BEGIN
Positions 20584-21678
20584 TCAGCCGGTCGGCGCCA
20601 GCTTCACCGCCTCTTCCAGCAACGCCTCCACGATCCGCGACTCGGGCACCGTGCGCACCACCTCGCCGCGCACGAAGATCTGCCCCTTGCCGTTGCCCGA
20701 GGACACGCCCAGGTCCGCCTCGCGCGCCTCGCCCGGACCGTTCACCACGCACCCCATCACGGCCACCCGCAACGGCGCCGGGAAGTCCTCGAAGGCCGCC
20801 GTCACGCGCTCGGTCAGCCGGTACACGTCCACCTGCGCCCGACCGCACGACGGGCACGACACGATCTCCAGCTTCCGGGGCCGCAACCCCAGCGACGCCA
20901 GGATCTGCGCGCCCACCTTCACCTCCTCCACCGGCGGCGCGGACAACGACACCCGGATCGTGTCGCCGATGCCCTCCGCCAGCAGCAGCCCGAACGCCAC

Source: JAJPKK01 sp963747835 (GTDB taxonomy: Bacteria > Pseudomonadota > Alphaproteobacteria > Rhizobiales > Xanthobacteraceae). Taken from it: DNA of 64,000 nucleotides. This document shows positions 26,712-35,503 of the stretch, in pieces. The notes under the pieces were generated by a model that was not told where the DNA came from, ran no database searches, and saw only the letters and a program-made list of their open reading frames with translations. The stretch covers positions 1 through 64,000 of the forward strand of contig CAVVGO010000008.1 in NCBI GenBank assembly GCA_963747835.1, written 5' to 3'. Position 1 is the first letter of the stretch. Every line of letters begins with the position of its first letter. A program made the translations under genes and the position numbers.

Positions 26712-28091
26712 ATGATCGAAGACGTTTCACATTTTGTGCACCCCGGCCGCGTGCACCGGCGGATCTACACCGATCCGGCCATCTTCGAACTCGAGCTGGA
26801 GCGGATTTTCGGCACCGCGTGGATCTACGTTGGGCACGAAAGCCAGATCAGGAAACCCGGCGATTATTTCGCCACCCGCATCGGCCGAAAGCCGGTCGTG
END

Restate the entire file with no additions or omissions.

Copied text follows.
Positions 20584-21678
20584 TCAGCCGGTCGGCGCCA
20601 GCTTCACCGCCTCTTCCAGCAACGCCTCCACGATCCGCGACTCGGGCACCGTGCGCACCACCTCGCCGCGCACGAAGATCTGCCCCTTGCCGTTGCCCGA
20701 GGACACGCCCAGGTCCGCCTCGCGCGCCTCGCCCGGACCGTTCACCACGCACCCCATCACGGCCACCCGCAACGGCGCCGGGAAGTCCTCGAAGGCCGCC
20801 GTCACGCGCTCGGTCAGCCGGTACACGTCCACCTGCGCCCGACCGCACGACGGGCACGACACGATCTCCAGCTTCCGGGGCCGCAACCCCAGCGACGCCA
20901 GGATCTGCGCGCCCACCTTCACCTCCTCCACCGGCGGCGCGGACAACGACACCCGGATCGTGTCGCCGATGCCCTCCGCCAGCAGCAGCCCGAACGCCAC

Source: JAJPKK01 sp963747835 (GTDB taxonomy: Bacteria > Pseudomonadota > Alphaproteobacteria > Rhizobiales > Xanthobacteraceae). Taken from it: DNA of 64,000 nucleotides. This document shows positions 26,712-35,503 of the stretch, in pieces. The notes under the pieces were generated by a model that was not told where the DNA came from, ran no database searches, and saw only the letters and a program-made list of their open reading frames with translations. The stretch covers positions 1 through 64,000 of the forward strand of contig CAVVGO010000008.1 in NCBI GenBank assembly GCA_963747835.1, written 5' to 3'. Position 1 is the first letter of the stretch. Every line of letters begins with the position of its first letter. A program made the translations under genes and the position numbers.

Positions 26712-28091
26712 ATGATCGAAGACGTTTCACATTTTGTGCACCCCGGCCGCGTGCACCGGCGGATCTACACCGATCCGGCCATCTTCGAACTCGAGCTGGA
26801 GCGGATTTTCGGCACCGCGTGGATCTACGTTGGGCACGAAAGCCAGATCAGGAAACCCGGCGATTATTTCGCCACCCGCATCGGCCGAAAGCCGGTCGTG